Florida’s record $77.1 billion, election-year budget went to the governor Tuesday along with 21 other bills, including a proposal to increase highway speeds that is expected to be vetoed.
Gov. Rick Scott and his staff have 15 days to scrutinize every line in the 431-page budget document, weighing legislators’ earmarks against the need to score political points in allowing individual items to remain or be vetoed.
And for the most part, Scott and his staff haven’t offered clues on what will stay or what will go.
The spending plan (HB 5001), the largest in state history, spreads around a hefty surplus, adding new money to public schools, state colleges and universities, environmental projects and child welfare while leaving room for about $500 million in tax and fee cuts that are already being used as a centerpiece for Scott’s re-election campaign.
Flagler County got a few perks in the budget, though it’s still possible some may get vetoed. The Florida Agricultural Museum received $500,000, the city of Palm Coast’s Concentrate Treatment Project, a water-utility upgrade, got $375,000. Whitney Lab Research Village in Marineland got $712,310. And The Greatest Save, the Major League Baseball-backed safety program that “arms kids and teens with the tools to recognize dangers and respond instinctively” (as it explains on its web page) got $181,000.00. Also, Daytona State College received $58.5 million, most of it geared toward its campus in Volusia, but with some trickle-down effect for Flagler.
Among the more-unique individual items in the budget are $2 million for public transportation improvements so people can get to the planned 1,000-foot SkyRise Miami tower, $123,000 for a dog park in Jacksonville and $350,000 for restoration of an Addison Mizner-designed fountain in Palm Beach.
Scott has line-item veto power. Last year, he cut $368 million from what had been a $74.5 billion budget.
He cut $142.7 million from the spending plan in 2012, after nixing $615 million his first year in office.
The Florida Democratic Party wasted little time in calling for Scott to veto unspecified “pork” in the budget and direct the Republican-dominated Legislature to instead shift more money to education.
“With over a billion dollars in new revenue this year, there’s no excuse for public schools not to be fully funded,” Democratic Party Chairwoman Allison Tant said in a prepared statement.
The budget provides the highest education funding in Florida history in terms of its total amount. However, on a per-student basis, education funding is still almost $190 below where it stood before the 2008 financial collapse.
Senate Appropriations Chairman Joe Negron, R-Stuart, expects the governor will have a difficult time finding “pork” in the budget.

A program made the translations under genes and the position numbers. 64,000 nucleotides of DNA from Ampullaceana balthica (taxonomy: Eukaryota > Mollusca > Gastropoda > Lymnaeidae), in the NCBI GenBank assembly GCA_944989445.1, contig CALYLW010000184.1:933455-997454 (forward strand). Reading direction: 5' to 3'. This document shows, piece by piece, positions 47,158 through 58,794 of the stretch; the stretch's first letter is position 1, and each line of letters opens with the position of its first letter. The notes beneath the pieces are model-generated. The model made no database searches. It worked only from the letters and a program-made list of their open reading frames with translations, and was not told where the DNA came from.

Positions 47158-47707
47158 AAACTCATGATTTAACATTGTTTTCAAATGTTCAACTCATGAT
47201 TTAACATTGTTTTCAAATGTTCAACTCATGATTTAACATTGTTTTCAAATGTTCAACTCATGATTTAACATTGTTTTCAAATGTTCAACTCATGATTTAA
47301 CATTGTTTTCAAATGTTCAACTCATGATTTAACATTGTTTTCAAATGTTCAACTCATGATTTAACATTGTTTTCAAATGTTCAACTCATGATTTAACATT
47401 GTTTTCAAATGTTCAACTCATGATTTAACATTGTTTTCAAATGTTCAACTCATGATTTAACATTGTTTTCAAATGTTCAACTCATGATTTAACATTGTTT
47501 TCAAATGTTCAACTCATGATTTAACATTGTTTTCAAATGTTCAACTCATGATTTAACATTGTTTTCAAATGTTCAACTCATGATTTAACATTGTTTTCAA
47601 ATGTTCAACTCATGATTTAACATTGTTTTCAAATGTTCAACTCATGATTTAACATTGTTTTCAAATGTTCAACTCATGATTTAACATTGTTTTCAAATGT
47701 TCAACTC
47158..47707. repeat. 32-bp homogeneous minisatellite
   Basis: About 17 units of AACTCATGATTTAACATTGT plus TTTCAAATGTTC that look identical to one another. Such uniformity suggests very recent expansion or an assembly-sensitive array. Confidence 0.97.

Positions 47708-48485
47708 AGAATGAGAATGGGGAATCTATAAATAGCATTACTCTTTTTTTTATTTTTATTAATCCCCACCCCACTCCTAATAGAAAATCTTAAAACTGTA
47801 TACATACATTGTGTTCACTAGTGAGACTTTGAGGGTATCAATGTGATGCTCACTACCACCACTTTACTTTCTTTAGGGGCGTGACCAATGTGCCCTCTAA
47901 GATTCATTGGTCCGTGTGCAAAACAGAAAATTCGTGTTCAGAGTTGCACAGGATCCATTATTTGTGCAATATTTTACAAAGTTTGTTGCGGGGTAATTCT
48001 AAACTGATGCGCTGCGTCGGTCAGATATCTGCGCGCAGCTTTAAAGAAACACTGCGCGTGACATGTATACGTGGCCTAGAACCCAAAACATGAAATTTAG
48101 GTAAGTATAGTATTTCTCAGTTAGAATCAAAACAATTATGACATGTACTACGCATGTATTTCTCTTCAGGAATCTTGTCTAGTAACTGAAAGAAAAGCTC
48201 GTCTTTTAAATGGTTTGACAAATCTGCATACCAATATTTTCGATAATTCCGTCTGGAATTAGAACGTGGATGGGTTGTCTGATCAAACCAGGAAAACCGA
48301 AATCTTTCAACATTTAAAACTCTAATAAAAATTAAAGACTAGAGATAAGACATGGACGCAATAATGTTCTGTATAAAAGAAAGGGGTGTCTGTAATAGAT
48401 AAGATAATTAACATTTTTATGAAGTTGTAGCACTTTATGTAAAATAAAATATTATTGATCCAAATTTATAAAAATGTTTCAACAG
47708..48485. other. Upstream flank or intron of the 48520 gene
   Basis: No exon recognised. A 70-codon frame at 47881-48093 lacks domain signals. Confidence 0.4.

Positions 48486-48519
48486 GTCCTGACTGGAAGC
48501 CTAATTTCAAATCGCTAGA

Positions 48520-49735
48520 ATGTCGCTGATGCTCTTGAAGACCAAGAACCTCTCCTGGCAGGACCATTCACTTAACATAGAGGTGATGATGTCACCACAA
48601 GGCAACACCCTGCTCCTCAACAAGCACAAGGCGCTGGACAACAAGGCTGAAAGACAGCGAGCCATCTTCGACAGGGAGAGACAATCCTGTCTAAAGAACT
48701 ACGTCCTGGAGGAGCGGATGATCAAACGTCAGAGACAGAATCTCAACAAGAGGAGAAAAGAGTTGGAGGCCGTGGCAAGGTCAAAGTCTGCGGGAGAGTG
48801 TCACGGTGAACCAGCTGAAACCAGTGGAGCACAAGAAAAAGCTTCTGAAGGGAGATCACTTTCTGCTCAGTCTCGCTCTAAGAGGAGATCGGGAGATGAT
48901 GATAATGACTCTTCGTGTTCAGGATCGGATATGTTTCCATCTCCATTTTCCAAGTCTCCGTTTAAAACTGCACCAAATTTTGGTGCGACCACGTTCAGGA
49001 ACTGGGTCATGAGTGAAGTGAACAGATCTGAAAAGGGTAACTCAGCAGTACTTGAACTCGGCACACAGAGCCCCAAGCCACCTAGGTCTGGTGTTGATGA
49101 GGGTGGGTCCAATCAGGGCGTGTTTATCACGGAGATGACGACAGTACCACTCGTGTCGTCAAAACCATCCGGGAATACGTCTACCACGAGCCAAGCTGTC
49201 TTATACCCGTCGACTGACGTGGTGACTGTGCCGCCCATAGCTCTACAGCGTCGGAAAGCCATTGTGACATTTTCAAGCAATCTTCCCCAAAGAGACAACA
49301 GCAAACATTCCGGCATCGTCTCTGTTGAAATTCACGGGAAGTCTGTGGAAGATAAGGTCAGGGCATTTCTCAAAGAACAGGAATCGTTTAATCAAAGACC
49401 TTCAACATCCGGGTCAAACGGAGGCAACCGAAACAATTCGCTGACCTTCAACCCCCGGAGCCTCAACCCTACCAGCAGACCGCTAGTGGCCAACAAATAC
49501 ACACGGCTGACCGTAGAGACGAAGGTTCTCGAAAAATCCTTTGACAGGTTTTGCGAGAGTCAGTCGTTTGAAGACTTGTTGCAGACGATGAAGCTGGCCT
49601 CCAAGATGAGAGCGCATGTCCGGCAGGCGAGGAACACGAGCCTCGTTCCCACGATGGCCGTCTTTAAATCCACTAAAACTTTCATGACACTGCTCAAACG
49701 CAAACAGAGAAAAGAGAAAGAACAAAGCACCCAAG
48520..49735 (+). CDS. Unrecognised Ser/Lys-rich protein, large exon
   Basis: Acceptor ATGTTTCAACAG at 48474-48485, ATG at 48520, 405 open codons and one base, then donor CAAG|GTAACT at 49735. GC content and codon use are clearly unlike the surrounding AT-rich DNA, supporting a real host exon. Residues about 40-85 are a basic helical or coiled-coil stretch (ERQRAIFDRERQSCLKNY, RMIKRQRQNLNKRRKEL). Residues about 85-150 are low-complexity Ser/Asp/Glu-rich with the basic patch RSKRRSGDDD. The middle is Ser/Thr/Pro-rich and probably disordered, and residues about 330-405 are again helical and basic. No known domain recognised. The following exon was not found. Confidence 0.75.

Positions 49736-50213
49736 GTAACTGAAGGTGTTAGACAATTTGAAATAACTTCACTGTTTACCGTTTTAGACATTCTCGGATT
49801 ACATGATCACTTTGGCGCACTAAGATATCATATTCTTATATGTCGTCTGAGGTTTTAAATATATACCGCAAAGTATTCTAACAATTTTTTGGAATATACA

“The burden of proof rests with an individual legislator on any budget item, but I’ve had good conversations with Gov. Scott and with his budget staff,” Negron said. “I strongly disagree with the assertion about pork in the budget. Under our constitution the Legislature is the appropriating body. The budget should contain items that individual, elected legislators think are important to their community.”
Negron noted that the spending plan includes $7.1 million for a new 4th District Court of Appeal courthouse on state-owned land in West Palm Beach. Negron said the item, which he backed, will be far different from the $48.8 million 1st District Court of Appeal building in Tallahassee that has been dubbed the Taj Mahal.
“The (4th District) building will be smaller, it will be more efficient, it will be appropriate for what is transpiring in the building,” Negron said. “We’re going to show how a public building can be done in a very efficient and effective way.”
The replacement of the 44-year courthouse in West Palm Beach comes as the current building has mold in the courtrooms and was in line for $3 million in renovations to comply with security and Americans with Disabilities Act needs.
The delivery of the budget will also soon spur Florida TaxWatch’s annual list of “turkeys,” which are projects the Tallahassee-based group says the governor should consider vetoing.
TaxWatch spokeswoman Morgan McCord said Tuesday that no date for the release of the turkey list has been set.
Among the 21 other bills sent to the governor on Tuesday is a measure (SB 392) that would allow the state Department of Transportation to increase speeds from a maximum of 70 mph to 75 mph on certain highways.
Scott announced last week he would “stand with law enforcement,” which has opposed the possibility of higher speed limits, and veto the bill.
Sen. Jeff Brandes, a St. Petersburg Republican who was one of the sponsors of the measure, intends to bring the proposal back next year.
Another bill (SB 2514) now before Scott gives him a second chance to decide on the future of the Coast to Coast Connector.
The bicycle and pedestrian path — backed by incoming Senate President Andy Gardiner — is up for $15 million to link an existing patchwork of trails across Central Florida.
The bicycle path proposal was vetoed last year when it was listed as a $50 million line item spread over five years.
Gardiner, an Orlando Republican who views the project as an economic driver, has been working to change Scott’s opinion of the trail between Titusville and St. Petersburg.
–Jim Turner, News Service of Florida, and FlaglerLive